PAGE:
Bruno thinks Shmuel’s striped prison uniform is pyjamas. Bruno takes food to Shmeul and they play board games through the barbed wire. One day when Shmuel is working in his home Bruno gives him a cake but doesn’t admit it when a soldier discovers Shmeul eating the cake. The solider punishes Shmeul by beating him badly. Bruno cries because he has let his friend down and later apologises to Shmeul who forgives him. Shmeul tells Bruno that his father has gone missing in the camp. Bruno, thinking the camp is a pleasant place, tells him that, to make up for letting him down, he will help him find his father. The next day Bruno puts on a prisoner’s striped uniform and cap and digs under the fence to join Shmuel.

The boys go into one of the huts and Bruno is shocked to see the many sick and malnourished Jewish people. Suddenly a siren sounds and everyone in the hut, including Bruno and Shmeul, is marched to a changing room where they are told to remove their clothes for a “shower” before they are herded into the gas chamber. As the lights go out Bruno and Shmeul hold hands to comfort each other as a soldier pours the gas pellets into the chamber. When they realise he is missing, Bruno’s parents run desperately to the camp but are too late to save him. Behind the locked door of the now silent gas chamber all the prisoners, including Bruno and Shmeul, are dead.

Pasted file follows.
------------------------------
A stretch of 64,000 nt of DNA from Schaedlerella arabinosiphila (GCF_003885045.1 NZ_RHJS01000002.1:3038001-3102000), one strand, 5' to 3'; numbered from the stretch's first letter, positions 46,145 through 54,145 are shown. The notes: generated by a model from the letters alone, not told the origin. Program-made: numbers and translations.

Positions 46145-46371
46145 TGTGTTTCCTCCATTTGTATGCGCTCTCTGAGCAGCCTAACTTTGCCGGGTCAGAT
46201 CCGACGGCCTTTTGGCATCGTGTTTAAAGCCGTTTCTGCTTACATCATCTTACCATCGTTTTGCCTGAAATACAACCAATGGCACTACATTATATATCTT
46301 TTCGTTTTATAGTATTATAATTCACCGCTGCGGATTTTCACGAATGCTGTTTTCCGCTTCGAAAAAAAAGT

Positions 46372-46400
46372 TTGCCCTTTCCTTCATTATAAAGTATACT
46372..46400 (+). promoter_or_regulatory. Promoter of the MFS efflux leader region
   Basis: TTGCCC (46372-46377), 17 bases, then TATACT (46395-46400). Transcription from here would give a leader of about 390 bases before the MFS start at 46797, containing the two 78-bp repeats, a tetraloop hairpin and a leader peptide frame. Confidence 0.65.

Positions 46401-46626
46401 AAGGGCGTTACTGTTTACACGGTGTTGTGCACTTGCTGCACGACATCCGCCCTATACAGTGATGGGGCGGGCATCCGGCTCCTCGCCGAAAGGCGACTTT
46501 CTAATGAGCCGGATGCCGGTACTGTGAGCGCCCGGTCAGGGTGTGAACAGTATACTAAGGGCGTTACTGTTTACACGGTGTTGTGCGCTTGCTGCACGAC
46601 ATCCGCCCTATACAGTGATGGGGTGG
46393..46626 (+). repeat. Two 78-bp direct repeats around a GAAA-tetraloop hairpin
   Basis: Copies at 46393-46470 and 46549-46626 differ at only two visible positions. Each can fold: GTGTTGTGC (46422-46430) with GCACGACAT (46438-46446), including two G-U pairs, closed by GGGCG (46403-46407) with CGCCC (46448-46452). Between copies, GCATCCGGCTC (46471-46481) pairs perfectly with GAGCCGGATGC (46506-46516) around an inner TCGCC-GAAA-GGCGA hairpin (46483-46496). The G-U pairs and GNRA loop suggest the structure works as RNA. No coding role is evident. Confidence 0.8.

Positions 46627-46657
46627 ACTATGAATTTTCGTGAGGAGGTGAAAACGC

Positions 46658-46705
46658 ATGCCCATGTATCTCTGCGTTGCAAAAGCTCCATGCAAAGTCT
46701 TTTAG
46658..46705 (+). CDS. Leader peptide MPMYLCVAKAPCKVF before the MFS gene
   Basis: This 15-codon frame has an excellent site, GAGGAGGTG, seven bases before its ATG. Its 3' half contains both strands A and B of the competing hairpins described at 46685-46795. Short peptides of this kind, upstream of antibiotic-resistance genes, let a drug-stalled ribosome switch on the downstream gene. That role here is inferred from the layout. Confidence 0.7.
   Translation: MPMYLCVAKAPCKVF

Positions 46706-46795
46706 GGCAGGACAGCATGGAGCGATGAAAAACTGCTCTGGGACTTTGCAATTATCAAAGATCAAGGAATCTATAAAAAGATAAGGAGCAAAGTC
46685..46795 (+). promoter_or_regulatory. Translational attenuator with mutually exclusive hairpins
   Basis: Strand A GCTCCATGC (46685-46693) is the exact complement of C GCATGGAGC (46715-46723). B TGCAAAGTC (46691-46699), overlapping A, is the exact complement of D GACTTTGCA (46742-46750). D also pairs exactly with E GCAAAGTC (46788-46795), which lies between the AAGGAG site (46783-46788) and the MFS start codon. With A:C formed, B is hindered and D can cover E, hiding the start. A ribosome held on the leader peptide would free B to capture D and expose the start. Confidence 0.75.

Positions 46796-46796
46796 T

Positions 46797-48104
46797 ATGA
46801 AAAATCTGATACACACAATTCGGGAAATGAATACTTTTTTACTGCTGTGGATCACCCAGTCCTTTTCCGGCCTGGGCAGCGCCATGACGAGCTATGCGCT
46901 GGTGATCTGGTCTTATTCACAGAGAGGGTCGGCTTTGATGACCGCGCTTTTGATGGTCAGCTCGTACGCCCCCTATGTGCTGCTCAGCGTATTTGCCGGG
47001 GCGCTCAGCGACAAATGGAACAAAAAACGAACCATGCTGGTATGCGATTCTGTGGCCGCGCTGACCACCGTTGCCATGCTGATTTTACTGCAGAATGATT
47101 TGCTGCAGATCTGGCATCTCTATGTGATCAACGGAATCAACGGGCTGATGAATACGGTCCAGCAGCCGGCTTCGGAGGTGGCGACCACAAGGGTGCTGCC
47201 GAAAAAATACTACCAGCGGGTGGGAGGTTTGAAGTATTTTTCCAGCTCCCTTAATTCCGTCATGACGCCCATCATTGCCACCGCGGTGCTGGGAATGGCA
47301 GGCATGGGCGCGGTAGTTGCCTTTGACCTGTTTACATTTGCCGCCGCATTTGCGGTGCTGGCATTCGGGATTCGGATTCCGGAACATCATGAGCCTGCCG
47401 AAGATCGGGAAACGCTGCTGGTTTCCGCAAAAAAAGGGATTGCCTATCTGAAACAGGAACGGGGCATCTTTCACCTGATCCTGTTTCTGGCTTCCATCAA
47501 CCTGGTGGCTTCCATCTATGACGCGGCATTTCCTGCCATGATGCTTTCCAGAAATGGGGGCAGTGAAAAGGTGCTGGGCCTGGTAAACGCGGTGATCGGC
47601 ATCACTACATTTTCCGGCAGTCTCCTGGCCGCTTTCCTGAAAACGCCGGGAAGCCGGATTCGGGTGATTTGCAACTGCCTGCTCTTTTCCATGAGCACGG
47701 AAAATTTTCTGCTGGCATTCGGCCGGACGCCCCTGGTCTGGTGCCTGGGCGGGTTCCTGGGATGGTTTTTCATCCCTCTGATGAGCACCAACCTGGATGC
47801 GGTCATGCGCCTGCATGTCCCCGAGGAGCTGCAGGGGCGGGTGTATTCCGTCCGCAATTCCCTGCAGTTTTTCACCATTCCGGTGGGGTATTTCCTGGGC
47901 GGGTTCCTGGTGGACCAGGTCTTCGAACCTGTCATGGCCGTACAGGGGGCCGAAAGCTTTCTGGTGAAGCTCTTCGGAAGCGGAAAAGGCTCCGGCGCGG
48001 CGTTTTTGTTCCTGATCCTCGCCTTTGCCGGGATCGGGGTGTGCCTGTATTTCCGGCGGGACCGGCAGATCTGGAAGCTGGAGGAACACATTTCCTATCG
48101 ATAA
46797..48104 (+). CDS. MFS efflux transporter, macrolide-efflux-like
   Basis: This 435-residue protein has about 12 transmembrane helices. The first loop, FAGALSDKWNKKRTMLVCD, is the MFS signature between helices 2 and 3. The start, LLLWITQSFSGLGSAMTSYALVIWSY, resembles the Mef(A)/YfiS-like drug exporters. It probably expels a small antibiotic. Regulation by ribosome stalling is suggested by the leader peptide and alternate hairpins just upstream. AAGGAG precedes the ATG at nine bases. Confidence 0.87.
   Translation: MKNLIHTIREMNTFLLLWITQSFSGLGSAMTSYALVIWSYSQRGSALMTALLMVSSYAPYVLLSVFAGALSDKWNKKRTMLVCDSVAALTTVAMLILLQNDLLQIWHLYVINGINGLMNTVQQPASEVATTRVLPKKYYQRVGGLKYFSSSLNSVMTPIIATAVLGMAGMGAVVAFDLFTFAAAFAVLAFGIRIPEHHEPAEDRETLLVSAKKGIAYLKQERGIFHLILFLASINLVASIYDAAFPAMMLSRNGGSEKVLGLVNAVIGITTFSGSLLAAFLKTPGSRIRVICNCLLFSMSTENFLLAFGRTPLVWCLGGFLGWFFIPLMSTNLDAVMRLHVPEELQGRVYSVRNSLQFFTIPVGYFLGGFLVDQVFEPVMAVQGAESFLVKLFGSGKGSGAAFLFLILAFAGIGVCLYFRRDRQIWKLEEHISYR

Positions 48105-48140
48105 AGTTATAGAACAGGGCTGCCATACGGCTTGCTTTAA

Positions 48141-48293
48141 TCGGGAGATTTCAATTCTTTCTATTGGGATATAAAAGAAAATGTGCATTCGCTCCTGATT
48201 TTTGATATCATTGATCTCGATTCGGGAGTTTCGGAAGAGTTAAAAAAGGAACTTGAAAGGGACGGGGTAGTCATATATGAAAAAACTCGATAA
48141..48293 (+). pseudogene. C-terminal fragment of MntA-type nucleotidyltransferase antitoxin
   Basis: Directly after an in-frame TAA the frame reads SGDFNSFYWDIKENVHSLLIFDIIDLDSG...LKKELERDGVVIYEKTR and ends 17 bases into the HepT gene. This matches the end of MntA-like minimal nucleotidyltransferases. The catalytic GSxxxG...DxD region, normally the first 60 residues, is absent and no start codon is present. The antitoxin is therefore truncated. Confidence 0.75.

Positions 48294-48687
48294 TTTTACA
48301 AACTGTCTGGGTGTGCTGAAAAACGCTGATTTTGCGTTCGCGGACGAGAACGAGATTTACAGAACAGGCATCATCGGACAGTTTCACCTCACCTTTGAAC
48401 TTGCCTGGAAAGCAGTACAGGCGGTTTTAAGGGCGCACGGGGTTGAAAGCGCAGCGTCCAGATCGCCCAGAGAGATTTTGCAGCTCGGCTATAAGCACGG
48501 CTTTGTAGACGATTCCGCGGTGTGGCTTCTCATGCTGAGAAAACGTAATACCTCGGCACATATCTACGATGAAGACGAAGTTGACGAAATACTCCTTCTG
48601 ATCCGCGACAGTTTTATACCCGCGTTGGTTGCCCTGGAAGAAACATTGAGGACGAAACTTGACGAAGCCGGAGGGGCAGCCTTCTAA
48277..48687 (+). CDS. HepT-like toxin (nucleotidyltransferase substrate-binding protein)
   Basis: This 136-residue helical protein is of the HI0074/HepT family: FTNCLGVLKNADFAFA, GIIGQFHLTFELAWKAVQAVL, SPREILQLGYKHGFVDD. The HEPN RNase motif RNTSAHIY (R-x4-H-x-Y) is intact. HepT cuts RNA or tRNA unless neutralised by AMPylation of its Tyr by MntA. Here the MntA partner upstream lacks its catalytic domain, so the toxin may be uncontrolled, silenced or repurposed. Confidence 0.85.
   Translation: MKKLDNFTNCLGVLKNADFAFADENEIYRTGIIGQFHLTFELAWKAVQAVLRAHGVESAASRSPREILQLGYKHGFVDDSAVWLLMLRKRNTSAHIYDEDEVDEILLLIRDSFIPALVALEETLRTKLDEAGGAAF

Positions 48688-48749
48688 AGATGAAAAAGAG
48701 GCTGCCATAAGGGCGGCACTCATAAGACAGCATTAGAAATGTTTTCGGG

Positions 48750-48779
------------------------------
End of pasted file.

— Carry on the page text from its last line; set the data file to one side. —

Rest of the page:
The film vividly portrays both unspeakable wickedness and a true friendship that transcended man-made barriers. It also reminds us of God’s amazing love. Out of love for us Jesus left his eternal home in heaven to come to this sinful world and willingly died on the Cross to pay the penalty our sins deserve so that we might receive eternal life. Jesus said, “Greater love has no-one than this, that a man lay down his life for his friends.”

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As white as snow

We have had the first snowfalls of winter. There is a stillness as the dark days are illuminated by the pure brightness of the snow. Each of the trillions of snowflakes is unique, carrying the Creator’s signature. In 1885, scientist Wilson Bentley devised a way of attaching his camera to a microscope so he could take photographs of snowflakes in greater detail than ever before. Getting this close made it even clearer that no two flakes are the same. Every snowflake has its own unique pattern.